How did you measure the impact your Gold Award project made on your target audience?

When presenting my video, I provided before and after surveys to every attendee. I received great feedback from parents of diabetic children, many stating that they related to the video’s message. Comments were left including a new understanding that, “everyone associated with diabetes have the same thoughts/concerns” and “T1D does not prevent one from doing anything.” Every diabetic teen who viewed the video responded that they believe teachers and other students need to learn more about T1D, especially how to relate to diabetic students and to not joke about it or confuse it with Type 2 Diabetes. Most responded that they felt more comfortable talking with their teachers about T1D after watching the video and had takeaways such as “you are not alone” and you “have many peers supporting you.”

The impact of my video was especially profound on the diabetes resource nurses. Before watching the video, about 67% responded that the emotional challenge of living with T1D was only a small or medium part of their current curriculum. After watching the video, about 90% responded that the emotional challenge should be a large part of the curriculum. I received comments such as “very well put together video and very helpful having the perspective of the patient/student,” “the importance of including the student perspective,” “how important it is to share with staff the challenges that kids with T1D face and what their thoughts are about needing help in the classroom,” and “I appreciated the statement that every student with diabetes is different.” Diabetes Nurse Educators from both JeffCo Public Schools and Pueblo County District 70 commented that they would love to share the video within their school districts.

How is your project sustainable? How will your project continue to impact after your involvement?

My project advisor, Kelly Driver, is including my video in the Type 1 Diabetes curriculum for the Douglas County School District. All new teachers and nurse assistants in Douglas County will watch the video along with the standard T1D curriculum they already receive. The video will additionally be shown by nurses in middle school health classes in Douglas County schools. My video is also being shared with diabetes resource nurses from school districts across the state. I have had several of these resource nurses express an interest in continuing to share my video with the nurses, teachers, and coaches within their school districts.

What is your project’s global and/or national connection?

Diabetic students across the world are met with a lack of education about Type 1 Diabetes within the school setting. I reached out to several global and national organizations that work to share resources with all diabetics facing these common issues. I have spoken with a media coordinator from Beyond Type 1, an online diabetes education, advocacy, and support organization that works with T1D on a global level. I shared my video with her, and she is trying to have it featured on the Beyond Type 1 website. I also shared my video with the Juvenile Diabetes Research Foundation, and they featured it on their Rocky Mountain Chapter Facebook page. This social media account has 2,747 followers.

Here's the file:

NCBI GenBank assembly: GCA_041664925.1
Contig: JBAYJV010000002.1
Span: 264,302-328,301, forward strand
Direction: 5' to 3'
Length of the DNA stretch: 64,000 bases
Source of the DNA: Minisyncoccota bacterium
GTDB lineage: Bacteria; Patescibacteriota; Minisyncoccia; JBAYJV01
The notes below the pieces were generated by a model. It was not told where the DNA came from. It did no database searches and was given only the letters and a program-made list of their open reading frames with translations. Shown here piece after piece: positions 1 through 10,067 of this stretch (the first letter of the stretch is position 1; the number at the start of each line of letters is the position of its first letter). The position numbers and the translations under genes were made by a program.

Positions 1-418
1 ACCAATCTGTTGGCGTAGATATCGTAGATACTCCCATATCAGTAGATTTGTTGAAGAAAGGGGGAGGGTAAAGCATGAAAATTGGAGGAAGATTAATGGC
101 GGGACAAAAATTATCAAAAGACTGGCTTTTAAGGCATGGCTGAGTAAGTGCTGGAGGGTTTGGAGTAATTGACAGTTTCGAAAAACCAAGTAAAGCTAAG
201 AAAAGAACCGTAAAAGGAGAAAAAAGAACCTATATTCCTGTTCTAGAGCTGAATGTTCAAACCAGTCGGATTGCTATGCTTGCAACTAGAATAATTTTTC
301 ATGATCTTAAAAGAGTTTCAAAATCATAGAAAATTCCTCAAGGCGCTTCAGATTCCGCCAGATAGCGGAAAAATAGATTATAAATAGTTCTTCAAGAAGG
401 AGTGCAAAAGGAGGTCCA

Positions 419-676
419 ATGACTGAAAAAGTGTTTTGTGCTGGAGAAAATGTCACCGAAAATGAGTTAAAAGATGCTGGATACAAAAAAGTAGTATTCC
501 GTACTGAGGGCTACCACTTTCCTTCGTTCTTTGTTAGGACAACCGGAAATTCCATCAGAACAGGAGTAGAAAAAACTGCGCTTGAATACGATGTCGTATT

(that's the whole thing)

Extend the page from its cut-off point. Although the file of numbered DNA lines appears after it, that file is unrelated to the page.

What did you learn about yourself?

I learned a great deal about how I work with others and tackle challenges. First, I learned that although I am typically more shy, I felt comfortable talking with my team members and other large groups over the course of my project. Since my project was something I felt passionate about, I wasn’t extremely nervous to share it with others. I also learned that the goals I set in my head are sometimes a little overly ambitious. With my Gold Award, I realized quickly after starting that my project plan was too complex for the time frame I had to work with. Fortunately, I was able to work with my project advisor and Gold Award mentor to revise my plan. Additionally, I learned that I am fairly good at balancing various tasks, whether that was different parts within my project or other school and extracurricular commitments during the course of my Gold Award. Finally, I learned that I am usually open to new perspectives and was able to be flexible with sudden changes and obstacles during my project, especially the shift to virtual presentations with the start of the COVID pandemic.

How will earning your Gold Award impact you in the future?

Earning my Gold Award helped me realize that I have the capability and support from others to change my community for the better. My Gold Award experience was the first time that I really set out to address a large issue of personal importance to me. During my upcoming years in college and my future career, I have more confidence to tackle challenges and seek help from others who share in a desire to make a change. I am also much more aware of the extensive planning that goes into large-scale projects. With this, I think I will be better prepared to manage my time and put forth the effort needed to prepare for and complete the task at hand. I have also grown tremendously in my communication skills which will help me in any career.

Why do you feel the Gold Award was an important part of your Girl Scout experience?

Most of my Girl Scout experience was centered around learning to be a leader in my community. The Gold Award was the culminating experience that allowed me to apply that learning and actually make an impact that was especially meaningful to me. My Gold Award helped me realize how many skills I had acquired over my years as a Girl Scout. It really put into perspective how valuable this whole journey has been in shaping the person I am today.

How did earning your Gold Award help you become a G.I.R.L. (go-getter, innovator, risk-taker, leader)?

Earning my Gold Award helped me grow as a risk-taker. Before this project, I had very little experience with conducting formal interviews and creating a final video product. My Gold Award really took me out of my comfort zone while learning these new skills. I also took risks in contacting new people over the course of my project and taking the initiative to try to form connections that would last beyond the project itself. I faced numerous obstacles over the course of my project with things not going as planned. From having to rethink my main project focus to rescheduling presentations and sharing my project through virtual platforms, I learned to be flexible and creative with finding solutions to a wide range of problems.